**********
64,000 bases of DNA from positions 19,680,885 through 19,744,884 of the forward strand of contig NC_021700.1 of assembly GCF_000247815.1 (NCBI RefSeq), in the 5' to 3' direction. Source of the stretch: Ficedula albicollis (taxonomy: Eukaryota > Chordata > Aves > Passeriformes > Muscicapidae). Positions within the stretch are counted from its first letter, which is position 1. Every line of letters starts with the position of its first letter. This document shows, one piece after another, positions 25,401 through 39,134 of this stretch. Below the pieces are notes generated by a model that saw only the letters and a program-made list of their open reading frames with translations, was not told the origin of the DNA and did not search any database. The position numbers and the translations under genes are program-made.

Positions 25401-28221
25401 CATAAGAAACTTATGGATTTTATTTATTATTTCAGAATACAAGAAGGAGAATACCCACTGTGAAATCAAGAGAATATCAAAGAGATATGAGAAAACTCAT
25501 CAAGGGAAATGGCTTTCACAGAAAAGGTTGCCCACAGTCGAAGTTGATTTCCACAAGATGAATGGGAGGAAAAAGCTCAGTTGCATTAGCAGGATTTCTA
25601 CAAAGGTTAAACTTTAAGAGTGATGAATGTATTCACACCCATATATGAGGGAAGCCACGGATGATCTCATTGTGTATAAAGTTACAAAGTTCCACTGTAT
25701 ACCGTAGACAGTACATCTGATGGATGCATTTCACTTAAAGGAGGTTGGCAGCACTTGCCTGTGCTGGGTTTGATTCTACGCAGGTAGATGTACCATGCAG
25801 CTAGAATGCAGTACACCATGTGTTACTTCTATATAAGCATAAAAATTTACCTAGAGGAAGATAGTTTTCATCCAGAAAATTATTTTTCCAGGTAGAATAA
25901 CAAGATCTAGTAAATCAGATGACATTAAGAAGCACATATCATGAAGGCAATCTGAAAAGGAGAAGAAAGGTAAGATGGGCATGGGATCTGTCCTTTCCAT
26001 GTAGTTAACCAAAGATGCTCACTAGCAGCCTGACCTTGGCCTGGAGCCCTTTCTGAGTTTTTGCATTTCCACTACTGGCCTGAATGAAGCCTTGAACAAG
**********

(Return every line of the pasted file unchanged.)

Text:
64,000 bases of DNA from positions 19,680,885 through 19,744,884 of the forward strand of contig NC_021700.1 of assembly GCF_000247815.1 (NCBI RefSeq), in the 5' to 3' direction. Source of the stretch: Ficedula albicollis (taxonomy: Eukaryota > Chordata > Aves > Passeriformes > Muscicapidae). Positions within the stretch are counted from its first letter, which is position 1. Every line of letters starts with the position of its first letter. This document shows, one piece after another, positions 25,401 through 39,134 of this stretch. Below the pieces are notes generated by a model that saw only the letters and a program-made list of their open reading frames with translations, was not told the origin of the DNA and did not search any database. The position numbers and the translations under genes are program-made.

Positions 25401-28221
25401 CATAAGAAACTTATGGATTTTATTTATTATTTCAGAATACAAGAAGGAGAATACCCACTGTGAAATCAAGAGAATATCAAAGAGATATGAGAAAACTCAT
25501 CAAGGGAAATGGCTTTCACAGAAAAGGTTGCCCACAGTCGAAGTTGATTTCCACAAGATGAATGGGAGGAAAAAGCTCAGTTGCATTAGCAGGATTTCTA
25601 CAAAGGTTAAACTTTAAGAGTGATGAATGTATTCACACCCATATATGAGGGAAGCCACGGATGATCTCATTGTGTATAAAGTTACAAAGTTCCACTGTAT
25701 ACCGTAGACAGTACATCTGATGGATGCATTTCACTTAAAGGAGGTTGGCAGCACTTGCCTGTGCTGGGTTTGATTCTACGCAGGTAGATGTACCATGCAG
25801 CTAGAATGCAGTACACCATGTGTTACTTCTATATAAGCATAAAAATTTACCTAGAGGAAGATAGTTTTCATCCAGAAAATTATTTTTCCAGGTAGAATAA
25901 CAAGATCTAGTAAATCAGATGACATTAAGAAGCACATATCATGAAGGCAATCTGAAAAGGAGAAGAAAGGTAAGATGGGCATGGGATCTGTCCTTTCCAT
26001 GTAGTTAACCAAAGATGCTCACTAGCAGCCTGACCTTGGCCTGGAGCCCTTTCTGAGTTTTTGCATTTCCACTACTGGCCTGAATGAAGCCTTGAACAAG